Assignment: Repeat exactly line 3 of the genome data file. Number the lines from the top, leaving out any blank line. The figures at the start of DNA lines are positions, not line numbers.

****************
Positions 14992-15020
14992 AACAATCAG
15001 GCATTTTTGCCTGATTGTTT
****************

15001 GCATTTTTGCCTGATTGTTT